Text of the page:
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Tug of war between parents, private schools on fee increase

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Staff Report
LAHORE: Another year of fee rise of private schools has once again irked parents, who have raised their
voice as the academic year started with a shock after receiving hefty school bills. However, the real
problem lies with the system and the regulations in place to check privately owned so-called elite
The private schools are now governed by the Punjab Private Educational Institutions (Promotion and
Regulation) (Amendment) Ordinance 2017, after much hue and cry of middle-class parents who claimed
that because of the rising fee they have now been unable to afford schools. In 2015, parents took to the
streets all over Pakistan against the private schools, calling them a ‘mafia’. The government was pushed
to introduce legislation to establish a ceiling for private schools and a mechanism to check whether the
increase was justified.
According to the Punjab Private Educational Institutions (Promotion and Regulation) (Amendment)
Ordinance 2017, privately-run schools had been allowed to increase their fees by 5 percent every year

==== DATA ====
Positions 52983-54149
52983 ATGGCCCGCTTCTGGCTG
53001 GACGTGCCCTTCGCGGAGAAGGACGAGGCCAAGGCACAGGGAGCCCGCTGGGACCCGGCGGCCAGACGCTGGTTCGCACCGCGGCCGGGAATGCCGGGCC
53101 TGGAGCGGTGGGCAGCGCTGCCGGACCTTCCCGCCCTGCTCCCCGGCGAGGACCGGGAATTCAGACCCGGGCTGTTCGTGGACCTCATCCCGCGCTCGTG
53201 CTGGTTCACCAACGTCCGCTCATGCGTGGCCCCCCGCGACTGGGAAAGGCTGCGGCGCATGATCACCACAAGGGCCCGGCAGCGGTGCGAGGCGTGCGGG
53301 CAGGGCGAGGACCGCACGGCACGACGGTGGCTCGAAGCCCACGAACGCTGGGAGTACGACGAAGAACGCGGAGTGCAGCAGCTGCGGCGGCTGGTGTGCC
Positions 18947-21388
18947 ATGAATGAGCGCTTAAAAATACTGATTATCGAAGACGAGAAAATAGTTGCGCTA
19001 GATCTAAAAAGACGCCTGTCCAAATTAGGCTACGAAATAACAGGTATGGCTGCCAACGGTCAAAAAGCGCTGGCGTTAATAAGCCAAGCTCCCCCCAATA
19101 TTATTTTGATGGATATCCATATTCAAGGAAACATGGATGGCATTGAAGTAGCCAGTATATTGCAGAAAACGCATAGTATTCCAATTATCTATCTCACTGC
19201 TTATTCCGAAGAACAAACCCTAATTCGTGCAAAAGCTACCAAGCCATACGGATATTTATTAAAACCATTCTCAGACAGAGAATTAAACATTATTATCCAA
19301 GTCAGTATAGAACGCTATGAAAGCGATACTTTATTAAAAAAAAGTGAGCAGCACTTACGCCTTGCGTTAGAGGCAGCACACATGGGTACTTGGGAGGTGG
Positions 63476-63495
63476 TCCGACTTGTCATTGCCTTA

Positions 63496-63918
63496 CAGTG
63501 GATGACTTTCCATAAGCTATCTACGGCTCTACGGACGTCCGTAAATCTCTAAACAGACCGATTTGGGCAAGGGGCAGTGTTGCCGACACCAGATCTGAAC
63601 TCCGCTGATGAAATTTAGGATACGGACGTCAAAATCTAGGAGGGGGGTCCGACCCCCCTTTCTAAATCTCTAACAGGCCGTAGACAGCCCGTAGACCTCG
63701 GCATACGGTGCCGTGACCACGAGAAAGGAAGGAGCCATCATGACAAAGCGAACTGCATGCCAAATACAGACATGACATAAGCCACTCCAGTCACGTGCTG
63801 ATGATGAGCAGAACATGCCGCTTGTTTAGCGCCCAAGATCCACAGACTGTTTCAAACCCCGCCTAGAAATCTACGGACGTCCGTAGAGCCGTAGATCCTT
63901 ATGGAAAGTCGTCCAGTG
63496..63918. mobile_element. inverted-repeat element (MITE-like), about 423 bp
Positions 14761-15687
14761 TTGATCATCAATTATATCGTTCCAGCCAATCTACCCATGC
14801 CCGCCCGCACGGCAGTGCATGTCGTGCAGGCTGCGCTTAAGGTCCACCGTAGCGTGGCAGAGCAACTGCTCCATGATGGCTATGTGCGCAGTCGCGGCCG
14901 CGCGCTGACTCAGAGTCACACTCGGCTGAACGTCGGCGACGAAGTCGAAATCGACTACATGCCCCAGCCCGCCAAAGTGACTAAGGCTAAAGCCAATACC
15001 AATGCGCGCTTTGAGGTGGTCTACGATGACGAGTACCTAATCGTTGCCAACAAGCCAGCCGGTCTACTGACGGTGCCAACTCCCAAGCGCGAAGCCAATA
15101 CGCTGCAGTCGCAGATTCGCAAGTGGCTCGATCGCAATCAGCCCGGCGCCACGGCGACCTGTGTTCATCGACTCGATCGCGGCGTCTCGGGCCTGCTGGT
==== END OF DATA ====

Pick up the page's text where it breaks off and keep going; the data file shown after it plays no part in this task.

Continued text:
and, in with permission of the government up to 8 percent. The schools charging less than Rs4,000 fee a
month were allowed to increase their fees up to this ceiling.
The ordinance further states that schools that were charging more than the stated amount i.e. Rs4,000,
could only increase the fee by 5 percent only by the permission of the District Education Authorities
(DEAs), who had the authority to reject the increase.
Despite this, it came to light after the schools opened that some schools went ahead and increased the
fee up to 25 percent without the approval of the DEA. After this, parents started registering their
disapproval and decided to start protest similar to that in 2015. The Punjab government constituted a
committee to listen to the aggrieved parents.
The committee decided to call the school management for a hearing and then decide the matter.
According to officials of the DEA, the meeting is scheduled to be held on September 8 and 9. The
provincial government has said that it will take action against all schools found guilty of not following
the law.
However, the real problem lies with the ordinance itself. The ordinance does not provide a clear
definition of reasonable. The question here is that is Rs30,000 or more a reasonable amount to charge
for a child’s education? This should be kept in mind that many private universities in the country charge
a similar amount per semester for a professional degree.

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